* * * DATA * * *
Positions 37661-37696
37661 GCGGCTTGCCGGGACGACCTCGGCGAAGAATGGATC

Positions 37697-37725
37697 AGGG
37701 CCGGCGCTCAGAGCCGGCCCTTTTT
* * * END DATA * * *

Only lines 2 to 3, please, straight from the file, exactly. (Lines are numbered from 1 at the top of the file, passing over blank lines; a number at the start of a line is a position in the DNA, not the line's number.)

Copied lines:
37661 GCGGCTTGCCGGGACGACCTCGGCGAAGAATGGATC

Positions 37697-37725